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Bazaar, A Recollection of Home, review by Morgan Aguiar-Lucander

Hangama Amiri’s Bazaar actualizes its existence in our collective imagination. Granted, although it echoes a specific locale, the installation’s setting straddles the physical and the psychic. For while Amiri anchors us to a particular place through her use of language, the likeness of particular individuals and the materiality of the medium itself, the artist speaks to a transnational sense of belonging—extending far beyond the borders of Afghanistan.

In contrast to a mall, outlet or set of storefronts, a Bazaar is not solely a setting for transaction but by its nature solicits participation from those who enter; if one leaves empty handed from the Bazaar an exchange has occurred, even in the absence of a material purchase. Amiri’s Bazaar demands this same engagement from the viewer. We allow ourselves to be surprised, to find what we weren’t searching for, perhaps partially obscured behind this or that veil, and to carry forward what we found as we depart the world she has constructed for us.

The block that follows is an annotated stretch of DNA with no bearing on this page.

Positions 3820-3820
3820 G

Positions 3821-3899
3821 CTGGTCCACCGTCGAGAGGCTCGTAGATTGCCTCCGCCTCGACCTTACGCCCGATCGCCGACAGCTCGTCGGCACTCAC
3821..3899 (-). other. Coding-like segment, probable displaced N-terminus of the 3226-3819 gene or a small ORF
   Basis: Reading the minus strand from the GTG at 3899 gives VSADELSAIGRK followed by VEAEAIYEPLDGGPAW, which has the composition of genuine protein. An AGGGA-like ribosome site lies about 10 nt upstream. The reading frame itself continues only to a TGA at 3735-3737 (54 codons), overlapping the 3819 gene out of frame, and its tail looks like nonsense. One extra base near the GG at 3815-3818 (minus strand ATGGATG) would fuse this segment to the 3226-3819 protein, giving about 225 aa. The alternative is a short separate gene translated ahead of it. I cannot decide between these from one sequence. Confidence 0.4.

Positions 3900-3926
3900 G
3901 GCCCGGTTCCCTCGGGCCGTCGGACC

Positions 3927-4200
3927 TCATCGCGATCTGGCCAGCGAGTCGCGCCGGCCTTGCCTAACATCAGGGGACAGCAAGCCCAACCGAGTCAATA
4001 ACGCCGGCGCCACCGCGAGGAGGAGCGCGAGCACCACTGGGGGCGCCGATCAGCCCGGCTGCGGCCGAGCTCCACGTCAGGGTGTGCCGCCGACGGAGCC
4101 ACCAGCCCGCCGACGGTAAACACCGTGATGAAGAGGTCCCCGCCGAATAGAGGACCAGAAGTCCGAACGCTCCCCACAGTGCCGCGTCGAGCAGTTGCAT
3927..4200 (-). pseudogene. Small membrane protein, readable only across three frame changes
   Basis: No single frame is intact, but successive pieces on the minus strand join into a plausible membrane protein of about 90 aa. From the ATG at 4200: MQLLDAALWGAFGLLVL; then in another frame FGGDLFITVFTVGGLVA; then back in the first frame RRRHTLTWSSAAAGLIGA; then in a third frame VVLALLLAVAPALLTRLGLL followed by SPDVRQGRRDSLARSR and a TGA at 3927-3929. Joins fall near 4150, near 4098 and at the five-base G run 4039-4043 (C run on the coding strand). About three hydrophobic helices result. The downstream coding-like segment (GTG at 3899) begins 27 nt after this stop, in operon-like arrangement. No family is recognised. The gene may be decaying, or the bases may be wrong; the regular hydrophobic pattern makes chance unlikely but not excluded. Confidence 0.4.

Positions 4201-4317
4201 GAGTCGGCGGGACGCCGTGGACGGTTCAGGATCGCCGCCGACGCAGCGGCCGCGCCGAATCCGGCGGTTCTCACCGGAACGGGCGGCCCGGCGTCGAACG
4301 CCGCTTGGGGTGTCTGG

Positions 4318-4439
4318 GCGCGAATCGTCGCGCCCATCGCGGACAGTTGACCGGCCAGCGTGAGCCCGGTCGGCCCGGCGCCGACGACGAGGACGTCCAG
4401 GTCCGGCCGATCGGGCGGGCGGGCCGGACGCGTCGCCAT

Hangama asserts a subtle rebellion through her practice, aligning the audience with her pursuit simply through our engagement with the installation. The many voices emerging from a plethora of fabrics and scenes sing out as a unified harmony. Works such as Nail Salon #1 present a space for women, run by women, with details and traces of those who populate it literally sewn into the fabric of the space. Form, material and pictorial content are unified in Hangama’s Bazaar: not a reproduction, nor an empty shell, but rather a translocated home: a memory recalled, reconstituted and given.